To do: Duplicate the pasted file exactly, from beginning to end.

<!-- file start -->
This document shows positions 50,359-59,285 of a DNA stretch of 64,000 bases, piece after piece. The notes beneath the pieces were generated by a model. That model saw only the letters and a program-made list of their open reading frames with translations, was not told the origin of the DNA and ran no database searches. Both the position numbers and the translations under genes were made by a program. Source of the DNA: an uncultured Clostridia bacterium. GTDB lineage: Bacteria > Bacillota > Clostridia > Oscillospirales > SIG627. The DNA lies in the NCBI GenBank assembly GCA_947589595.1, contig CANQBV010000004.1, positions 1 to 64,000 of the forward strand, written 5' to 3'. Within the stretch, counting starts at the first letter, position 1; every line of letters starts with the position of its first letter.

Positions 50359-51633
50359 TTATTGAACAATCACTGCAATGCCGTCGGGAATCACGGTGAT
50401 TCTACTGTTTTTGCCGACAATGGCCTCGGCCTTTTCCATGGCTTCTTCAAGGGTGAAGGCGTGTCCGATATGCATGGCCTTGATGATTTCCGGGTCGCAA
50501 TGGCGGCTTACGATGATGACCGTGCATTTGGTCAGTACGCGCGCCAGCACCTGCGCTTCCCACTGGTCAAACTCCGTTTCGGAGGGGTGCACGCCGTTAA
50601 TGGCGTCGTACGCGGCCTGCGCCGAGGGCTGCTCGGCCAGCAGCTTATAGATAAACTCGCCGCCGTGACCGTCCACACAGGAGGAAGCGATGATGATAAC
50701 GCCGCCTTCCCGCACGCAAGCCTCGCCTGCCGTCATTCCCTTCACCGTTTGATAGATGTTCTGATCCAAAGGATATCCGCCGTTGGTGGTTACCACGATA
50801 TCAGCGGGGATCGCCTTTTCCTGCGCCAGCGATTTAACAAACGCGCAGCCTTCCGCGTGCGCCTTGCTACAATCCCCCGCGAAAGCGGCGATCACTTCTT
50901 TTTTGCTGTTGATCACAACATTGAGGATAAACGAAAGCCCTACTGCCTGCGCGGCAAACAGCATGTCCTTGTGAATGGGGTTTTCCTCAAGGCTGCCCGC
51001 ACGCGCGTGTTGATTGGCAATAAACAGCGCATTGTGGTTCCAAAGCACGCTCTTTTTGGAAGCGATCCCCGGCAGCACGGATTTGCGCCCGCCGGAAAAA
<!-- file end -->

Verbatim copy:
This document shows positions 50,359-59,285 of a DNA stretch of 64,000 bases, piece after piece. The notes beneath the pieces were generated by a model. That model saw only the letters and a program-made list of their open reading frames with translations, was not told the origin of the DNA and ran no database searches. Both the position numbers and the translations under genes were made by a program. Source of the DNA: an uncultured Clostridia bacterium. GTDB lineage: Bacteria > Bacillota > Clostridia > Oscillospirales > SIG627. The DNA lies in the NCBI GenBank assembly GCA_947589595.1, contig CANQBV010000004.1, positions 1 to 64,000 of the forward strand, written 5' to 3'. Within the stretch, counting starts at the first letter, position 1; every line of letters starts with the position of its first letter.

Positions 50359-51633
50359 TTATTGAACAATCACTGCAATGCCGTCGGGAATCACGGTGAT
50401 TCTACTGTTTTTGCCGACAATGGCCTCGGCCTTTTCCATGGCTTCTTCAAGGGTGAAGGCGTGTCCGATATGCATGGCCTTGATGATTTCCGGGTCGCAA
50501 TGGCGGCTTACGATGATGACCGTGCATTTGGTCAGTACGCGCGCCAGCACCTGCGCTTCCCACTGGTCAAACTCCGTTTCGGAGGGGTGCACGCCGTTAA
50601 TGGCGTCGTACGCGGCCTGCGCCGAGGGCTGCTCGGCCAGCAGCTTATAGATAAACTCGCCGCCGTGACCGTCCACACAGGAGGAAGCGATGATGATAAC
50701 GCCGCCTTCCCGCACGCAAGCCTCGCCTGCCGTCATTCCCTTCACCGTTTGATAGATGTTCTGATCCAAAGGATATCCGCCGTTGGTGGTTACCACGATA
50801 TCAGCGGGGATCGCCTTTTCCTGCGCCAGCGATTTAACAAACGCGCAGCCTTCCGCGTGCGCCTTGCTACAATCCCCCGCGAAAGCGGCGATCACTTCTT
50901 TTTTGCTGTTGATCACAACATTGAGGATAAACGAAAGCCCTACTGCCTGCGCGGCAAACAGCATGTCCTTGTGAATGGGGTTTTCCTCAAGGCTGCCCGC
51001 ACGCGCGTGTTGATTGGCAATAAACAGCGCATTGTGGTTCCAAAGCACGCTCTTTTTGGAAGCGATCCCCGGCAGCACGGATTTGCGCCCGCCGGAAAAA